Most of us know the Christmas story well. An angel comes to Mary and informs her that she is the special one whom God will use in order to bring about the birth of the world’s Savior; and at just the right time in God’s plan of salvation this promised One, born of a woman (Galatians 4:4-5), who would crush Satan’s head (Genesis 3:15; Colossians 1:13-14) and save the human race, was born.
In order for this birth event to take place in Bethlehem, for this Savior would be from the house and lineage of David (Micah 5:2; Matthew 2:5-6), Caesar Augustus orders that the entire Roman world was to go back to the place of their ancestral heritage – and it was this edict that caused Joseph and Mary to be in Bethlehem so that His birth might fulfill that ancient prophecy of Micah.
As much as I treasure the Gospel accounts of Matthew and Luke, the background story from Revelation 12:1-6 grants a primal perspective on His birth, especially Revelation 12:4b-5a: “and the dragon stood before the woman who was about to bear a child, that he might devour her child when she brought it forth; she brought forth a male child…”
Ever since the first promise of a Savior was given to Adam and Eve, Satan (the dragon) was busy trying to trying to devour the Christ Child so that He would not be able to accomplish His work as Savior and Redeemer. At the time surrounding His birth, we see king Herod serving as the special instrument of Satan the dragon, ordering that all the male children in the region of Bethlehem be killed (Matthew 2:16); and ever since that day in the Garden of Eden, God and Satan have been engaged in a great conflict for the soul of every human being. God wants people to be saved and Satan wants people to perish.
As we reflect on the various accounts of His birth narrative, we turn to these words from John’s Gospel for yet another perspective on His coming:
“in the beginning was the Word, and the Word was with God, and the Word was God. He was in the beginning with God; all things were made through Him, and without Him was not anything made that was made. In Him was life, and the life was the light of men (John 1:1-4)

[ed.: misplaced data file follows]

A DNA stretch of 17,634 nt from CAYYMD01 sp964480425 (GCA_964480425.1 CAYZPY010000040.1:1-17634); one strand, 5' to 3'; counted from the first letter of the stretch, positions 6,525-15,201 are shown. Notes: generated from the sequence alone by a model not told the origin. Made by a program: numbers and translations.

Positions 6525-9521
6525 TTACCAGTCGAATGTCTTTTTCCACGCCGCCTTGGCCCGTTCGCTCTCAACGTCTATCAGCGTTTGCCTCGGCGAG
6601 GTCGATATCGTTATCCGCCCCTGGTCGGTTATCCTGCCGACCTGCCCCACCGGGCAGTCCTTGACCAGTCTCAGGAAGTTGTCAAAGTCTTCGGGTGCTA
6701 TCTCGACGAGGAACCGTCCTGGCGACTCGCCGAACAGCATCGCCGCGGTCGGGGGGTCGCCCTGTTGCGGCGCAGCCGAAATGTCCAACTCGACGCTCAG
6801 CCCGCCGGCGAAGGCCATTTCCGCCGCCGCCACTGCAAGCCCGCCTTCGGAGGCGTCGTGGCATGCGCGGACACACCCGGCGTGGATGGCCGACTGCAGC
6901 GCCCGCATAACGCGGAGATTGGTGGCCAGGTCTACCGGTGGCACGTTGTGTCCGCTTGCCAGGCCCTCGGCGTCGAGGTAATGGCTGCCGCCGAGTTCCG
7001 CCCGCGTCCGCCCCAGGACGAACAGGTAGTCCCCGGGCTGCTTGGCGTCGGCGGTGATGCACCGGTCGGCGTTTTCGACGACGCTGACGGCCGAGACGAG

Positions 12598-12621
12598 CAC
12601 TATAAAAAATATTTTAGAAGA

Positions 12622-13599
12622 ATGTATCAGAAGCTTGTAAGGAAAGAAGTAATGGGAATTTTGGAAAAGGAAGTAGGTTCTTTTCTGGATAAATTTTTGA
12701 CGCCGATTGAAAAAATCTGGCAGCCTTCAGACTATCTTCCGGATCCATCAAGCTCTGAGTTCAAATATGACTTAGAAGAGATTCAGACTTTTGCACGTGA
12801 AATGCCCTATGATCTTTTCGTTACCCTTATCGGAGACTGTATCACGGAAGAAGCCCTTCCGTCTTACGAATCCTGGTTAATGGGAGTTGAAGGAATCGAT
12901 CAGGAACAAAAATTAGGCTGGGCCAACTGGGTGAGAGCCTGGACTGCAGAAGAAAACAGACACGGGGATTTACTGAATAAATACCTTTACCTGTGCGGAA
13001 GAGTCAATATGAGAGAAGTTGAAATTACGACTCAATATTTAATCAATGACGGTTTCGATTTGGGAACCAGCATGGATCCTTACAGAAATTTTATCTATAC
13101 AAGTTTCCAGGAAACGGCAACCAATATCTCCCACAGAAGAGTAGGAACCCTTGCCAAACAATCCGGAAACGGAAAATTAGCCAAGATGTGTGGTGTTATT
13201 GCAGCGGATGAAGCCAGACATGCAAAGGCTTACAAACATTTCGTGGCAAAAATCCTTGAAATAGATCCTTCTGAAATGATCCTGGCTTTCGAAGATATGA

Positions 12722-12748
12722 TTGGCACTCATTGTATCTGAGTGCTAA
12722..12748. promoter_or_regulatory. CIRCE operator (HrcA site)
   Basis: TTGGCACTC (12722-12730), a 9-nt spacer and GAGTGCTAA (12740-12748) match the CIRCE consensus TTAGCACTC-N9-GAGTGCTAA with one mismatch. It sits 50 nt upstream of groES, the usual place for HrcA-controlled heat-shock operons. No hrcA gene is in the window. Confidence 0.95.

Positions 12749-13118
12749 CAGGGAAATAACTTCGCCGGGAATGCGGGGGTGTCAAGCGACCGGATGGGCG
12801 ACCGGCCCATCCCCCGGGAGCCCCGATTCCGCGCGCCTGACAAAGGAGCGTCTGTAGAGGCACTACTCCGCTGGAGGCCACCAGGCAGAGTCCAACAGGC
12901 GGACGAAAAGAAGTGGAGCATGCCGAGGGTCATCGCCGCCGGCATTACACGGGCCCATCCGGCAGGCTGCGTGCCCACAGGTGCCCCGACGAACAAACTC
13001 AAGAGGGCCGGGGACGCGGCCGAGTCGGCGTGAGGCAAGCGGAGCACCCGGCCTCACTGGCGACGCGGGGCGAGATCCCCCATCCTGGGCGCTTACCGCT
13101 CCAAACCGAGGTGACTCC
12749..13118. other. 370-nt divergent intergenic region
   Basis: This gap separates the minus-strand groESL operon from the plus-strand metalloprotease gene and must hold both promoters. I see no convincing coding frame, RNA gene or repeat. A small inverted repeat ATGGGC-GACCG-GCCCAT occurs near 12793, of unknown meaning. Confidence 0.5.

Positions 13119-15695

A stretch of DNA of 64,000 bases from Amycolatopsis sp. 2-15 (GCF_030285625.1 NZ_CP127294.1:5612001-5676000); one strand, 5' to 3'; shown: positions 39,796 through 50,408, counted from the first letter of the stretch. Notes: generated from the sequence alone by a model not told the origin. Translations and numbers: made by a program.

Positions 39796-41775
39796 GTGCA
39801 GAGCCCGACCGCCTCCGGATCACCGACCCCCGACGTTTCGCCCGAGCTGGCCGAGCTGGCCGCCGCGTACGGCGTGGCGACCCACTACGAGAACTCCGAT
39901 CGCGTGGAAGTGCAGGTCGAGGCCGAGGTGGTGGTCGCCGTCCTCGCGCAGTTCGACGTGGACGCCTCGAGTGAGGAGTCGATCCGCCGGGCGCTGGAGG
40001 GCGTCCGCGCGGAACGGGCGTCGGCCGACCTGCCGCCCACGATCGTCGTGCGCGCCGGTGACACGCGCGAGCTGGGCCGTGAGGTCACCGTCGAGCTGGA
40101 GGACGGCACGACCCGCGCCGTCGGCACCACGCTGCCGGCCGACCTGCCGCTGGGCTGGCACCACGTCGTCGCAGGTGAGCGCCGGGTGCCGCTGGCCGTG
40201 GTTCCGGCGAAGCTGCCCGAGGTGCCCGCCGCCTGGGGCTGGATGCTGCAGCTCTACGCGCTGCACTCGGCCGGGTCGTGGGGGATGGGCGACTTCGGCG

…the true light that enlightens every man was coming into the world. He was in the world, and the world was made through Him, yet the world knew Him not. He came to His own home, and His own people received Him not. But to all who received Him, who believed in His name, He gave power to become the children of God (John 1:9-12)
…For God so loved the world that He gave His only Son, that whoever believes in Him should not perish but have eternal life. For God sent His Son into the world, not to condemn the world, but that the world might be saved through Him. He who believes in Him is not condemned; he who does not believe is condemned already, because he has not believed in the name of the only Son of God" (John 3:14-18).
May you, this Christmas season, be like Mary who pondered these things in her heart; for over and over again she reflected on what God had done for her, and the human race, by sending us a Savior. And may you, like the angels, make known this Good News in the lives of others so that they, like us, might believe in Him who is the Light of the world and the Hope of the nations.